mind, and is called by many a passion, and if accompanied with detestation, is, as it were, the companion of sin. [Supposes faith.] It must, however, be preceded by faith, for without faith no man can turn to God. Faith, therefore, cannot on any account be called a part of penance. (Trid. Sess. 14. de pœn. c. 3, can. 4.) [Proved to be a virtue.] That this inward affection of the soul is, as we have already said, a virtue, [I.] the various precepts which enforce its necessity prove; for precepts regard those actions only, the
performance of which implies virtue. [II.] Besides, to experience a sense of sorrow at the time, in the manner, and to the extent which are consonant to reason and religion, is no doubt an exercise of virtue: and this sorrow is regulated by the virtue of penance. Some conceive a sorrow which bears no proportion to the enormity of their crimes: “There are some,” says Solomon, “who are glad when they have done evil;” (Prov. ii. 14.) whilst others, on the contrary, consign themselves to such morbid melancholy and to such a deluge of grief, as utterly to abandon all hope of salvation. Such perhaps was the condition of Cain when he exclaimed: “My iniquity is greater than that I may deserve pardon:” (Gen. iv. 13.) such certainly was the condition of Judas, who, “repenting,” hanged himself in despair, and thus sacrificed soul and body. (Matt. xxvii. 3.) Penance, therefore, considered as a virtue, assists us in restraining within the bounds of moderation our sense of sorrow.
[III.] That penance is a virtue may also be inferred from the ends which the penitent proposes to himself. The first is to destroy sin and efface from the soul its every spot and stain; the second, to make satisfaction to God for the sins which he has committed, and this is an act of justice towards God. Between God and man, it is true, no relation of strict justice can exist, so great is the distance between the Creator and the creature; yet between both there is evidently a sort of justice, such as exists between a father and his children, between a master and his servants. The third end is, to reinstate himself in the favour and friendship of God whom he has offended, and whose hatred he has earned by the turpitude of sin. That penance is a virtue, these three ends which the penitent proposes to himself, sufficiently prove.
The degrees by which we attain this virtue.
We must also point out the steps, by which we may ascend to this divine virtue. [I.] The mercy of God first prevents [pervades] us and converts our hearts to him; this was the object of the prophet’s prayer: “Convert us, O Lord! and we shall be converted.” (Jerem. xxxi. 18) [II.] Illumined by this celestial light the soul next tends to God by faith: “He that cometh to God,” says the Apostle, “must believe that he is, and is a rewarder to them that seek him.” (Heb. xi. 6.) [III.] A salutary fear of God s judgments follows, and the soul, contemplating the punishments that await sin, is recalled from the paths of vice: “As a woman with child,” says Isaias, when she draweth near the time of her delivery, is in pain and crieth out in her pangs; so are we become in thy presence, Lord!” (Isa. xxvi. 17) [IV.] We are also animated with a hope of obtaining mercy from God, and cheered by this hope we resolve on a change of life.— [V.] Lastly, our hearts are inflamed by charity; and hence we conceive that filial fear which a dutiful and ingenuous child experiences towards a parent. Thus, dreading only to offend the majesty of God in any thing, we entirely abandon the ways of sin. These are, as it were, the steps by which we ascend to this most exalted virtue, a virtue altogether heavenly and divine, [Heaven the reward of penance.] to which the Sacred Scriptures promise the inheritance of heaven: “Do penance,” says the Redeemer, “for the Kingdom of heaven is at hand:” [Matt iv. 17.] “If,” says the prophet Ezekiel, “the wicked do penance for all his sins which he hath committed, and keep all my commandments, and do judgment and justice, living he shall live, and shall not die:” [Ezek. xviii. 21.] “I desire not, saith the Lord, the death of the wicked, but that the wicked turn from his way and live;” [Ezek. xxxiii. 11.] words which are evidently understood of eternal life.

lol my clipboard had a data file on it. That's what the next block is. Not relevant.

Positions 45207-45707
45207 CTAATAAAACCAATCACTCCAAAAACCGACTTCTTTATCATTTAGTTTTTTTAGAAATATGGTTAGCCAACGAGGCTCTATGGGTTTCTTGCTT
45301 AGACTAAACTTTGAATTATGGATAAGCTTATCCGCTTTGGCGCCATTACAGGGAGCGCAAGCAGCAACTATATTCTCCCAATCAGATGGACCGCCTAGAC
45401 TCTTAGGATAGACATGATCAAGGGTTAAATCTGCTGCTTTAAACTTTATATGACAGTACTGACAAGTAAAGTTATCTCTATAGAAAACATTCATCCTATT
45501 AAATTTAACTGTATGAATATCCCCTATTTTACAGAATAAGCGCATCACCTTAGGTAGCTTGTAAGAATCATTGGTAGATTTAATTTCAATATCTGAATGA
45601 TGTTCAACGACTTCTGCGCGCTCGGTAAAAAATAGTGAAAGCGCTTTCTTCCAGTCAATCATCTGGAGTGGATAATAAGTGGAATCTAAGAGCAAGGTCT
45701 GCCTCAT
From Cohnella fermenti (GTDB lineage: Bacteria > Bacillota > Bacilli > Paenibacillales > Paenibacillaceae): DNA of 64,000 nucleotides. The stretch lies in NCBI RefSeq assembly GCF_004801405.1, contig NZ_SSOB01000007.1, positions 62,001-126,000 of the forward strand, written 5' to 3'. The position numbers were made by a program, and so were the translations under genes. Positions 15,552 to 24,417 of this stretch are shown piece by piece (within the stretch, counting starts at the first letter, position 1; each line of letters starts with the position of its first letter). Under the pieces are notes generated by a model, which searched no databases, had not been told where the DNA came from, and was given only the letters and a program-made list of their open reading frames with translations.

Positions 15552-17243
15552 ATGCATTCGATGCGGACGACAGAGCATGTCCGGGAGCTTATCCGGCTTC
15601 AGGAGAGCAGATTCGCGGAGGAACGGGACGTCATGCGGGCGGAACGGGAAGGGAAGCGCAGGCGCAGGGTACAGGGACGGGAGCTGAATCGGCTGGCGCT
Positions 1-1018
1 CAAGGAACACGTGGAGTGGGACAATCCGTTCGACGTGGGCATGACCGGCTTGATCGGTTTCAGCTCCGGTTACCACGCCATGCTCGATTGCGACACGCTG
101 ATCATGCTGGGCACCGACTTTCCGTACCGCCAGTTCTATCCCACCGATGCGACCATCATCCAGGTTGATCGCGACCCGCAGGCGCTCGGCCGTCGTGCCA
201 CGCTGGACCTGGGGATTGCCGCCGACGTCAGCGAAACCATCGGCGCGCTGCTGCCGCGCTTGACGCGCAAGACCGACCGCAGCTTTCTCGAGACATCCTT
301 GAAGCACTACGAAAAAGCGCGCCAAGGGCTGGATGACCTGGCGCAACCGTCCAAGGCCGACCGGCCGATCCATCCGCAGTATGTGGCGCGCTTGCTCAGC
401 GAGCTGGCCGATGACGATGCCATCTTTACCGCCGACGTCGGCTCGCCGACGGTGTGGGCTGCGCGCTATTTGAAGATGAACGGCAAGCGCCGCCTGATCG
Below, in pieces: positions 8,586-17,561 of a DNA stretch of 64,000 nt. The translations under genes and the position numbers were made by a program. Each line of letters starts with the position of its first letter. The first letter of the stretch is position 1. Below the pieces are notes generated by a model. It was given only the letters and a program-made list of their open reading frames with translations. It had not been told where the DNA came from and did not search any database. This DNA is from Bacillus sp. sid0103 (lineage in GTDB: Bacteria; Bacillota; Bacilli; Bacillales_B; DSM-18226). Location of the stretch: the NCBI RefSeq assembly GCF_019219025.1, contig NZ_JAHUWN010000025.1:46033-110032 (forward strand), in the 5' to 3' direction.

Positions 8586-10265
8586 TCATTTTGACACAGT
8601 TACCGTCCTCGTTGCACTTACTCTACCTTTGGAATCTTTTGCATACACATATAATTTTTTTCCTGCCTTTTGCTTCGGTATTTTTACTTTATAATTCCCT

(To be continued)
The Sunday Sermons of the Great Fathers
M. F. Toal
THE GOSPEL OF THE SUNDAY
LUKE ii. 42-52
And when Jesus was twelve years old, they going up into Jerusalem, according to the custom of the feast, and having fulfilled the days, when they returned, the child Jesus remained in Jerusalem; and His parents knew it not. And thinking that He was in the company, they came a day’s journey, and sought Him among their kinsfolk and acquaintances. And not finding Him, they returned into Jerusalem, seeking Him. And it came to pass, that, after three days, they found Him in the temple, sitting in the midst of the doctors, hearing them, and asking them questions. And all that heard Him were astonished at His wisdom and His answers. And seeing Him, they wondered. And His mother said to Him: Son, why hast thou done so to us? behold Thy father and I have sought Thee sorrowing. And He said to them: How is it that you sought me? Did you not know, that I must be about my father’s business? And they understood not the word that He spoke unto them. And He went down with them, and came to Nazareth, and was subject to them. And His mother kept all these words in her heart. And Jesus advanced in wisdom, and age, and grace with God and men.